I had an extraordinary experience today. I was welcomed by Speaker Nancy Pelosi (D-Calif.) to the U.S. Capitol. She was greeting those guests who had come to honor the memory of the slaves who contributed immeasurably to building this Temple of Freedom. I sat with my longtime friends—former Congressman J.C. Watts (R-Okla.) and Republican National Chairman Michael Steele.
Rep. John Lewis (D-Ga.)—who marched with Dr. King for civil rights in the 1960s—spoke movingly of the role of those enslaved black Americans who toiled through Washington’s sultry summers and through those bitter cold winters. These slaves worked for $5 a month. That money was paid not to the slaves themselves, but to their masters! The very foundations of our U.S. Capitol were put in place by hands that bore the cold manacles of bondage. It’s a stirring story which John Lewis—who felt the lash of the segregationists on his own back—told with eloquence.
Sen. Blanche Lincoln (D-Ark.) co-chaired the House-Senate committee that made possible today’s ceremony. She and J.C. Watts unveiled plaques honoring the labors of those American slaves. For two hundred years, Sen. Lincoln reminded us, there had been no recognition in the Capitol of the work of the slaves.
The high point of today’s event had to be the telling—and telling over and over—of the story of Philip Reid. This young black man had worked for sculptor Thomas Crawford. When the Statue of Freedom that Crawford crafted in his studios in Rome eventually came to America from Italy, the plaster cast had been disassembled. Crawford had died. A dispute on these shores caused a crisis. How to re-assemble the cast so that a bronze statue could be fashioned?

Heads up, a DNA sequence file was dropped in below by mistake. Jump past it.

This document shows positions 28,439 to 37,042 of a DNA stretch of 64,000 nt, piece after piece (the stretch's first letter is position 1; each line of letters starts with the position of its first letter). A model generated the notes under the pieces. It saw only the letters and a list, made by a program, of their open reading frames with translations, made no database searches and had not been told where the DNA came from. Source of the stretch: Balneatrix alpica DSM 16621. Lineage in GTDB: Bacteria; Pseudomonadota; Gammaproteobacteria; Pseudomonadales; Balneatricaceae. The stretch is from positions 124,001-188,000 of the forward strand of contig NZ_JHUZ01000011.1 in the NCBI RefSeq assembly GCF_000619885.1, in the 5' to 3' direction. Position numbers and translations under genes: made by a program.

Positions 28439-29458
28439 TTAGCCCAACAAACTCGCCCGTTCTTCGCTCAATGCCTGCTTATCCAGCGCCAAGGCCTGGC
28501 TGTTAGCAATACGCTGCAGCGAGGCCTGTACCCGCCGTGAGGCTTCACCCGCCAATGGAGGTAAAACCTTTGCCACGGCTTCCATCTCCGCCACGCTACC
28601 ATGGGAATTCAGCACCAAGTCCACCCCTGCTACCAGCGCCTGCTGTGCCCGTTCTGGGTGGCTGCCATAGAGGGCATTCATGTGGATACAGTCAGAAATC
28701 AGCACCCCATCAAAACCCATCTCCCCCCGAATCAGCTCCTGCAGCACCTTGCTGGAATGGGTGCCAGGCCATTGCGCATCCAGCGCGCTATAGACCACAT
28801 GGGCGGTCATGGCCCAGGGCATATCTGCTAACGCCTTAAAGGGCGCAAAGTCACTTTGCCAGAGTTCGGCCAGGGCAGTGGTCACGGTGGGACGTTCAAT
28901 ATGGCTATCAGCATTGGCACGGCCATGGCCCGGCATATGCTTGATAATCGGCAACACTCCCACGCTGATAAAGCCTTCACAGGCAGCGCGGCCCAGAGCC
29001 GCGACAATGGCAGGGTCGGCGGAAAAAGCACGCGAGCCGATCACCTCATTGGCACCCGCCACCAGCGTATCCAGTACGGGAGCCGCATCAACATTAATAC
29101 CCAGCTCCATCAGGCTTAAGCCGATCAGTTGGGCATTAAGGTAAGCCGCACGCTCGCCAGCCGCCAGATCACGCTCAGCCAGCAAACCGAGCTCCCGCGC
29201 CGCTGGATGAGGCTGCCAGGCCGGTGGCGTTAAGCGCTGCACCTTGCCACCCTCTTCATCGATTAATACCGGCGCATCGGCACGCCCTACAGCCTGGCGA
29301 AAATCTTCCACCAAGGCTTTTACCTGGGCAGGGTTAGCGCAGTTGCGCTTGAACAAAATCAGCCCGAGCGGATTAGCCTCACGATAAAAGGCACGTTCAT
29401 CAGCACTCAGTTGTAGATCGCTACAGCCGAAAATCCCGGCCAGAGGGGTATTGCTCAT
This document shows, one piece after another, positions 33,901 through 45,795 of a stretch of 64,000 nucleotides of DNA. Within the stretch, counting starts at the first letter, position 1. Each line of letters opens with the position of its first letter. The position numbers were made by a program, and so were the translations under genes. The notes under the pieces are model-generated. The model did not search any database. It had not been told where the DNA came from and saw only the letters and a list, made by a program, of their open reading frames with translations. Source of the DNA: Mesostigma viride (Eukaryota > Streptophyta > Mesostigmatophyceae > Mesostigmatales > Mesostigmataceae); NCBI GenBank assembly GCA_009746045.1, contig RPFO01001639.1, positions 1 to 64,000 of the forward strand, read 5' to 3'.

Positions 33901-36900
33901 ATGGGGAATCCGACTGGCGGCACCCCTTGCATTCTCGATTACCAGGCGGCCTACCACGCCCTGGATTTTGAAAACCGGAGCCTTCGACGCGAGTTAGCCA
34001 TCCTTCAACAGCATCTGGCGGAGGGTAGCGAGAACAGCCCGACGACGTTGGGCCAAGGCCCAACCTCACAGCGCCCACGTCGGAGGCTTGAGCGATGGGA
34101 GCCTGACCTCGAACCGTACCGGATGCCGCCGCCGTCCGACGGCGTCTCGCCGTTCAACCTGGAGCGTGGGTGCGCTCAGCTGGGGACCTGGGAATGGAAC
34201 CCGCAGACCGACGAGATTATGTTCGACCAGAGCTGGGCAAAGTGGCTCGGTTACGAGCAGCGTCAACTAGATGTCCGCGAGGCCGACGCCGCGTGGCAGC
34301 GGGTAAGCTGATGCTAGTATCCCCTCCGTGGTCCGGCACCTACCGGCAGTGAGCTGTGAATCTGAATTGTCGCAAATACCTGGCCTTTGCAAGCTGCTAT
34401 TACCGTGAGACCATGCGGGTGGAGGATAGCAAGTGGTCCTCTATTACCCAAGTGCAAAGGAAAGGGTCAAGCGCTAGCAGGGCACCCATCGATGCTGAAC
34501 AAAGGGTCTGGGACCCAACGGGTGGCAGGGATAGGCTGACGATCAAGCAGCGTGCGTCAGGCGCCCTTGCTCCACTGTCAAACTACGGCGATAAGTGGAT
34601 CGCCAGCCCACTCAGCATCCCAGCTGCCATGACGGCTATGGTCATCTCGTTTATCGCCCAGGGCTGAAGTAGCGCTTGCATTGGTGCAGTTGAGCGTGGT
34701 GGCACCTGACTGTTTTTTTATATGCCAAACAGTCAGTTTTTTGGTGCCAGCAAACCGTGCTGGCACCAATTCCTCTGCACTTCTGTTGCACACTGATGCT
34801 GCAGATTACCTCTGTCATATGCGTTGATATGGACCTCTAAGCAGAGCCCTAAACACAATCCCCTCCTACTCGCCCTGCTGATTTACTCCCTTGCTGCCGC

None of the free citizens of Washington knew what to do. But Philip Reid knew. He showed how to rig a block-and-tackle and the workers very slowly tugged at the plaster cast until the first seam was revealed. He did this for each of the five successive sections of the Statue of Freedom.
Thanks to Philip Reid, we now have this magnificent 19-foot monument that stands majestically atop our U.S. Capitol dome. She was put in place in time for President Lincoln’s Second Inauguration. By the time that statue came to stand on her lofty pedestal, Philip Reid and his brothers in toil were free men.
Several of the speakers—Sen. Harry Reid (D-Nev.), Sen. Mitch McConnell (R-Ky.) re-told the Philip Reid story, or portions of it. That’s actually good and long overdue. The silence of the centuries now yields to a swelling chorus of the Union. Today was one of those rare moments when Republicans and Democrats, Americans black and white, could come together for justice.
I was proud to be a part of history today. But I have one suggestion: we should re-name the Rayburn Room where we met today the Philip Reid Room. There was some confusion getting to the ceremony, since there is already a Rayburn House Office Building just across Independence Avenue. It would be no disrespect to the already greatly honored Speaker Sam Rayburn at long last to give Philip Reid his due.
In that way, we can honor this respected artisan, his labors, and the labors of all those black Americans who worked to build up this Temple of Freedom.